Conductivity of the partially substituted electrolytes can be measured by ac impedance spectroscopy in either air or in a humidified hydrogen/oxygen cell, the latter serving to mimic fuel cell stack conditions. Also, by measuring the electromotive force between the two electrodes in humidified hydrogen/oxygen and comparing the experimental to the theoretical values, the ionic transference number can be determined as additional assurance that the conductivity occurring is ionic and not electronic as is the case with the "hopping" oxide ion phenomenon found in the prior art. Unity is the theoretical value depicting a one-to-one ion transfer through the electrolyte.
A myriad of materials can be used as molecular framework structures which contain channels or pores in the crystal structure that are large enough to accommodate ions. Structures associated with apatite [Ca5 F(PO4)3 ], cordierite (Mg2 Al4 Si5 O18), berlinite (AlPO4), cristobalite (SiO2 -AlPO4), and tridymite (SiO2 -AlPO4) are representative of the framework structures.
A characteristic of framework materials is open channels or planes running parallel to a crystallographic axis that are amenable to rapid ion migration. A crucial element in choosing a molecular framework structure is the "openness" of the channels. Generally, such channels and planes having diameters of about 3 Angstroms (Å) are acceptable. The openness of the channels and planes can be further quantified by counting the number of oxygen atoms in a 1000 cubic Å volume. Table 1 lists the names of exemplary framework structures together with their openness characteristics and with reference to a corresponding FIGURE of the drawing.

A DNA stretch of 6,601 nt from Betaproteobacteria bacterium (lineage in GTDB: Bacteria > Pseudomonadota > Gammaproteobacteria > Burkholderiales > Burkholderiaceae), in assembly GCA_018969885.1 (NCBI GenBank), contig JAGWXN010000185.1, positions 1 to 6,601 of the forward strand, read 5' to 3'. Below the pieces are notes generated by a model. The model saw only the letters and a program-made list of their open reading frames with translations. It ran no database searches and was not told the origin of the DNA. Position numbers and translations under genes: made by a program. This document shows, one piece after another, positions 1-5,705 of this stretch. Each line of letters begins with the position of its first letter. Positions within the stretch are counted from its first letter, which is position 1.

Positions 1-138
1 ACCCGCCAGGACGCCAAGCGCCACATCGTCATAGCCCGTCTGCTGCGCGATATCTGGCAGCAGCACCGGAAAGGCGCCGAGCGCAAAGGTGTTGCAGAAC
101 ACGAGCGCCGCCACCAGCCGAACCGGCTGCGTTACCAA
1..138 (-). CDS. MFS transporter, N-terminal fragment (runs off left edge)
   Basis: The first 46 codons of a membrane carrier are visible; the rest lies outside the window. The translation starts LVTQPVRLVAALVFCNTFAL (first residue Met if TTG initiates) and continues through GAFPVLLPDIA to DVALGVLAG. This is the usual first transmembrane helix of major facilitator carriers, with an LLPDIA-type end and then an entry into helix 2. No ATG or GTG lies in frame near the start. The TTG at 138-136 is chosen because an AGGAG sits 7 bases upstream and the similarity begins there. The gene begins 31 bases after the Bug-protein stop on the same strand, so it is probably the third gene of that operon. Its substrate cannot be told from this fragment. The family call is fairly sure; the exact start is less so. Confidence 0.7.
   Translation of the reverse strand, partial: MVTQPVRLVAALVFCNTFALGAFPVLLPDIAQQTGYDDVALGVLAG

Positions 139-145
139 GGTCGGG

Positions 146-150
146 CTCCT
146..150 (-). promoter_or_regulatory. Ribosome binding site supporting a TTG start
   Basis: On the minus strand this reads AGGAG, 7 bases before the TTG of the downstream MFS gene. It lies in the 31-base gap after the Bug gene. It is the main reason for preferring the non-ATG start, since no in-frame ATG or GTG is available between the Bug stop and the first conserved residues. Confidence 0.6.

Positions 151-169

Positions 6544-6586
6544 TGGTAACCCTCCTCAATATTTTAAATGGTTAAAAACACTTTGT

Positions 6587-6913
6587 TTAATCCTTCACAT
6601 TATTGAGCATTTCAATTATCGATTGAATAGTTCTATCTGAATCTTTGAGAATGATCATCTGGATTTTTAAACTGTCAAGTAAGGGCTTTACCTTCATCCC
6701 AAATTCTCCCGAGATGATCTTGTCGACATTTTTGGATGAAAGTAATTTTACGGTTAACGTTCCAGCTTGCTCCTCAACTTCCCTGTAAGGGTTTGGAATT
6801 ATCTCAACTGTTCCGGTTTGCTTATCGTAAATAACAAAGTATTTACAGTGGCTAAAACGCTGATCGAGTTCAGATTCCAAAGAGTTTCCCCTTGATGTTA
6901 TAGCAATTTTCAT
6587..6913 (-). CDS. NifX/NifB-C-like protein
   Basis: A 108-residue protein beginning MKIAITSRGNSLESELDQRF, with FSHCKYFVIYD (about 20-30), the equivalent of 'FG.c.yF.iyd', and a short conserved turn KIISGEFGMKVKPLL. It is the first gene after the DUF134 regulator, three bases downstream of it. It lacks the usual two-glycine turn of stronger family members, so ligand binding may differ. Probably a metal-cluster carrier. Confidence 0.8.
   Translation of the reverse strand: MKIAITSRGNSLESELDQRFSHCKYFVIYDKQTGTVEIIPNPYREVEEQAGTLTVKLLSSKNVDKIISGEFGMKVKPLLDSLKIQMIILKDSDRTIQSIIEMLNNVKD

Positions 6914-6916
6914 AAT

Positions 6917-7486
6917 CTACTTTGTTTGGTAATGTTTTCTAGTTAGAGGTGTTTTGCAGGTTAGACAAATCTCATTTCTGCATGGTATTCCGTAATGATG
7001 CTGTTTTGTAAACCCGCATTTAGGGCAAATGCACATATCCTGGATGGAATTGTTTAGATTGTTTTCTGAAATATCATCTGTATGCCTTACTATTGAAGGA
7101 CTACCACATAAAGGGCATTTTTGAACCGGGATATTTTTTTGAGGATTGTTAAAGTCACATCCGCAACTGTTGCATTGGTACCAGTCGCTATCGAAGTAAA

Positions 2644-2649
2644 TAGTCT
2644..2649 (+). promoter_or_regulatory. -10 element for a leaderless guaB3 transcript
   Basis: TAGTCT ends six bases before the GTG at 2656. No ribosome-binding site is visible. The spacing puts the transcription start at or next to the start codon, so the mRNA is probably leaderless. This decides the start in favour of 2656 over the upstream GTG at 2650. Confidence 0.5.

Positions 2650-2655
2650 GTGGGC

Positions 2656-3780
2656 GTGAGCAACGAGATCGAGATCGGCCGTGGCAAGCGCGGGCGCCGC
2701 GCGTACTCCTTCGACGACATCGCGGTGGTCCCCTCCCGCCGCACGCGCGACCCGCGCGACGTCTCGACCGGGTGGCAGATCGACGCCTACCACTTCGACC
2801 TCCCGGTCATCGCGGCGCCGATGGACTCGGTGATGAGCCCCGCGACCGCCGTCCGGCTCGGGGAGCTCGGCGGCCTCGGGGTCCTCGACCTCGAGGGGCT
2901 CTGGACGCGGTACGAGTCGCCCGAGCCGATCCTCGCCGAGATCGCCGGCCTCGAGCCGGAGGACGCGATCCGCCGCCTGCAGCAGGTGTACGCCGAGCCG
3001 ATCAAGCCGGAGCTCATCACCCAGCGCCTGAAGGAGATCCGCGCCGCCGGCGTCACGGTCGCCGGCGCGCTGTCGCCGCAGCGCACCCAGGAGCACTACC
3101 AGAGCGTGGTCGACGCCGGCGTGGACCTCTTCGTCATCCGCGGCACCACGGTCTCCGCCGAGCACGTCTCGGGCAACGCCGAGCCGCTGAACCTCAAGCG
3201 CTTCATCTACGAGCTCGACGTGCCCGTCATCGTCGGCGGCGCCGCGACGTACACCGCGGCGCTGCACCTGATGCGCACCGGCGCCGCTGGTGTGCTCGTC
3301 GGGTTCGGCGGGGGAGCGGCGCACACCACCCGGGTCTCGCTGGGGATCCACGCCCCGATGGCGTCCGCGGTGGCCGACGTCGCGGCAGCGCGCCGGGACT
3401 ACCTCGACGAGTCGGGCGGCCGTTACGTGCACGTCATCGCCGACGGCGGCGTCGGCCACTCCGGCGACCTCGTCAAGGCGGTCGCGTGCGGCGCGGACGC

TABLE 1______________________________________Structural Types and Openness of Electrolyte MaterialsStructural Formula of Openness, FIG.Type Parent Mineral O2-, 1000Å3 No.______________________________________Anthophyllite (HO)2 Mg7 Si8 O22 54.18 1Apatite Ca5 F(PO4)3 45.87a 2Berlinite AlPO4Cordierite Mg2 Al4 Si5 O18 46.36 3Cristobalite (SiO2 --AlPO4)Dumortierite (Al,Fe)7 O3 (BO3)(SiO4)3 64.29 4Garnet Ca3 Al2 (SiO4)3 57.62 5Framework L LaPO4 53.88 6(hexagonal)Framework L LaPO4 42.73 7(monoclinic)Nepheline KNa3 (AlSiO4)4 43.66 8Sodalite Na4 Al3 Si3 O12 Cl 36.76a 9Tridymite (SiO2 --AlPO4)Olivineb Mg2 SiO4 54.59Hollandite BaAl2 TiO16 48.81______________________________________ a Halide ion is included in oxide ion count. b Included for the sake of comparison. Olivine represents a close approximation to cubic closepacking.